Kron Grace

A Love Letter

From A Blood Letter


Written by Erik Rasmussen 

Photography by Kenneth Cappello

Kron Gracie is among the best of Brazilian Jiu-Jitsu practitioners. Since 2005, he’s earned fourteen international first place competition finishes, and with his recent transition into mixed martial arts, is currently undefeated. He’s also only 28 years old. His highlight reels are like cocaine to Jiu-Jitsu students, easily racking up half a million hits on YouTube. Chief among them his 2013 quarter finals match at ADCC — basically the World Series of submission fighting — in which he competed against the fast-rising Garry Tonon.
Tonon was winning on points, doubling Kron’s, with ninety seconds left in the ten-minute match. Kron found himself under heavy top-pressure and pretty much immobilized. But then Kron, spitting out his mouthpiece, took a quick look at his father, the legendary Rickson Gracie (a hero to probably every competitor present), who was sitting nonplussed in the stands and calling out the time: “you got a minute.” 
Kron scrambles to a neutral position nearly out of bounds. The ref restarts them, center mat. Forty-five seconds left. Kron works to pass Tonon’s guard, which he does a little too easily. Perhaps Tonon’s thinking ‘I’ve got this, there’s only half-a-minute to endure.’ But now Kron is climbing onto his back, working a hand under Tonon’s chin for the mata leáo, AKA the “rear naked-choke.” The crowd’s looking from Kron to Rickson so frequently it’s like they’re watching a ping-pong match. Tonon muscles to his feet, carrying Kron like a monkey. The choke is cinching Tonon’s arteries into ever smaller apertures, stemming the now-panicking flow of blood. Ten seconds. Kron’s basically welded to Tonon’s back. Both men are making faces seen only in such struggles. Tonon drops, looking to roll out of bounds for another reset, securing the win. Too late. Shop’s closed, and so are the pathways between his blood supply and brain. With two seconds left, Tonon taps out, defeated. A galaxy of elite Jiu-Jitsu competitors look on in awed silence.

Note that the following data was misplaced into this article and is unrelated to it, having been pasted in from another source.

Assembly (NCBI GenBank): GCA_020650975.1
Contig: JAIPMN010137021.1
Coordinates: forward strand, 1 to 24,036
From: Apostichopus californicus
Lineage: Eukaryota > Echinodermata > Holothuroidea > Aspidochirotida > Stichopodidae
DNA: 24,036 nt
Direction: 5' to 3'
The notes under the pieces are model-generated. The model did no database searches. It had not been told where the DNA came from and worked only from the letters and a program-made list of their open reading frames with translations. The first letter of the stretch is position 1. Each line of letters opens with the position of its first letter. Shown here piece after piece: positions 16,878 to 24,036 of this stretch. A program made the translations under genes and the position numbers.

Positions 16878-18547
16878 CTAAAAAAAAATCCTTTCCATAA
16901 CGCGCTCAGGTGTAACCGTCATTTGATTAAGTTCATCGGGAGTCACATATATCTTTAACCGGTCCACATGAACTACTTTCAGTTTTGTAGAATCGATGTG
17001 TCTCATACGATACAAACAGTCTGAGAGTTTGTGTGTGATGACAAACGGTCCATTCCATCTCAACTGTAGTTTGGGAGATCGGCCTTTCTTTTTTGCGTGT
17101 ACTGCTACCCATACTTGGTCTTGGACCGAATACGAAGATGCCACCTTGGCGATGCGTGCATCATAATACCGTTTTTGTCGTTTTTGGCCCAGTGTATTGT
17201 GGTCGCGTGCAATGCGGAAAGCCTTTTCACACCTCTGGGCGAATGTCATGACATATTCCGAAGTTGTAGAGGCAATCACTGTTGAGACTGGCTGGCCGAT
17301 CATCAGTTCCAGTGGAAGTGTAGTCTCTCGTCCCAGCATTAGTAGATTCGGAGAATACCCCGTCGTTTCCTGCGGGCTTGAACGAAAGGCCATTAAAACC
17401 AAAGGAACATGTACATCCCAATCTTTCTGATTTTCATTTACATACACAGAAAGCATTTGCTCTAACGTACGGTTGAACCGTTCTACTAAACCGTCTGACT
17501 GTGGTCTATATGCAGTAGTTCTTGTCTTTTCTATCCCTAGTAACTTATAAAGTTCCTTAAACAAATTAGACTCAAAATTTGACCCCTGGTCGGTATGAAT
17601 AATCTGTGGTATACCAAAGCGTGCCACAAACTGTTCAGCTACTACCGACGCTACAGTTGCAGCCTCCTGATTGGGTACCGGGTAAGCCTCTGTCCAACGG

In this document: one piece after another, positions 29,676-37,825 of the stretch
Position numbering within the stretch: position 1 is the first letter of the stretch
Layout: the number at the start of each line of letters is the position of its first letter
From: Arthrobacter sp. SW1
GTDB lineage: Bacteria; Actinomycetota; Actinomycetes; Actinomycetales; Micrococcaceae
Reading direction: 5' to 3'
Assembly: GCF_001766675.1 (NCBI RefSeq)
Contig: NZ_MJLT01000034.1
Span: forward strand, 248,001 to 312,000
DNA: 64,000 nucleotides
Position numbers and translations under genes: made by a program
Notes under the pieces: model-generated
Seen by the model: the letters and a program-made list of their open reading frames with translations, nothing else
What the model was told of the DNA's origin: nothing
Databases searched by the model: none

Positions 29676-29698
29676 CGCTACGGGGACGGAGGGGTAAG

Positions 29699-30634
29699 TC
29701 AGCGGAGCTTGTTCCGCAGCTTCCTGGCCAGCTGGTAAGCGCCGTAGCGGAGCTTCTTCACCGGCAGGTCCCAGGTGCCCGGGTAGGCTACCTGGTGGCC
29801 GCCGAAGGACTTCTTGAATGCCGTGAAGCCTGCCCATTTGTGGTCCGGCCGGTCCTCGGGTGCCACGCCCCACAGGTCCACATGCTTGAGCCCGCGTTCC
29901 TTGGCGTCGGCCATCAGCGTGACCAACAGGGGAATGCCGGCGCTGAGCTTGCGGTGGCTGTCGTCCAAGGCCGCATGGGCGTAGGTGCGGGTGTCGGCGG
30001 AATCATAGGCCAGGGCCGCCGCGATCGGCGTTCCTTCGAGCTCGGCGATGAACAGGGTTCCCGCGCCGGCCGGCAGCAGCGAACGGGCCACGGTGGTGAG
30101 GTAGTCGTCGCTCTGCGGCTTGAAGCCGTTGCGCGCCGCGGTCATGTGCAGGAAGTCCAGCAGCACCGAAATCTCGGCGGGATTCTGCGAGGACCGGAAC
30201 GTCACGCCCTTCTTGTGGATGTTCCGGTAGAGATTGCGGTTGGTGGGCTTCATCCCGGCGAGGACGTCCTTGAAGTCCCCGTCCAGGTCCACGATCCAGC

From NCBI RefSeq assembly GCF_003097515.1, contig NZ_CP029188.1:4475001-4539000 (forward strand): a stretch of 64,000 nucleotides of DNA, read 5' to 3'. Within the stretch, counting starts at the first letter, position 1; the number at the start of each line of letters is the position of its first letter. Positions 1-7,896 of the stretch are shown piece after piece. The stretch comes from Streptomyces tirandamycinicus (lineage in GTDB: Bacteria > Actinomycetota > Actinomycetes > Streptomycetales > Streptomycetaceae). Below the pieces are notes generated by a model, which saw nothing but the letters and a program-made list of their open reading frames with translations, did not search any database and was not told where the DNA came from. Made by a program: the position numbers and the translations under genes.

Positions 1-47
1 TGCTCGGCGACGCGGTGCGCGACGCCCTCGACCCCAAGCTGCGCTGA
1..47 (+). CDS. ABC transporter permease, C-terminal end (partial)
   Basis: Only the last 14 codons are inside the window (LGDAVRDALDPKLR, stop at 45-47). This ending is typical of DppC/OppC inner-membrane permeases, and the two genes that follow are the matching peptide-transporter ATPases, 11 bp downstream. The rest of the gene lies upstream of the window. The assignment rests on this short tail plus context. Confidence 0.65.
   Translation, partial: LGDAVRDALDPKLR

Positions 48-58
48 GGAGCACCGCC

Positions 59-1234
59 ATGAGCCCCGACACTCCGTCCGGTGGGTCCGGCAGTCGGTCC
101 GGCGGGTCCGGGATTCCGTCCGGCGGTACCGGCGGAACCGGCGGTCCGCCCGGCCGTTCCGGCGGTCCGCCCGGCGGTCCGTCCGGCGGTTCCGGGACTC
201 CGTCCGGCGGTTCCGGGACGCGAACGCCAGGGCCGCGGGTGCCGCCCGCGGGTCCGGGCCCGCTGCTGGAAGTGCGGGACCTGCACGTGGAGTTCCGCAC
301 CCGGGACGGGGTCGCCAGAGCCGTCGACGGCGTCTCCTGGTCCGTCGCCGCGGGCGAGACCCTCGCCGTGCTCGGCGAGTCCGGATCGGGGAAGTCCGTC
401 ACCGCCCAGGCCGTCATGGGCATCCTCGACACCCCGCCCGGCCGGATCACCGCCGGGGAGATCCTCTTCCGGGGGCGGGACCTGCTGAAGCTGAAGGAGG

Kron went on to submit all four of his opponents; an unlikely feat in a points-driven tournament at the world-class level, equivalent to say, winning a baseball game by hitting only home runs. It was clear that day that a new generation of Gracie had emerged, wearing gold around his neck. So why wasn’t he happy?


“Ice Cream” Kron is sitting mat-side at Kron Gracie Jiu-Jitsu Academy in Culver City, California, where for the past five years he’s been the head instructor. His motto, “Keep cool under pressure,” is printed on the wall. He’s finished the first of the day’s training sessions. His wrists, fingers, ankles and knees, even his biceps, are taped. He’s surrounded by an array of liquids: bottled waters, sparkling and still; a recovery shake; Gatorade, roughly the equivalent in volume to the sweat dripping from his face and arms, gathering in pools around his toes. “If you only reward yourself for winning, then you have no value when you lose,” he says. “For me, the most important thing about Jiu-Jitsu is to gain a deeper understanding of the techniques, and through them a deeper understanding of myself. That takes away the emotional need to win, and to become a champion. The art becomes pure. I don’t have the attachment that I used to have. I did that my whole life. And slowly, it killed me. It took away from my soul, and I didn’t become my best. If I lost I thought, ‘Fuck, I let everybody down.’ And if I won, ‘Thank God!’ It was a roller coaster. My happiness depended on one day of competition. But the reality is, that didn’t matter.”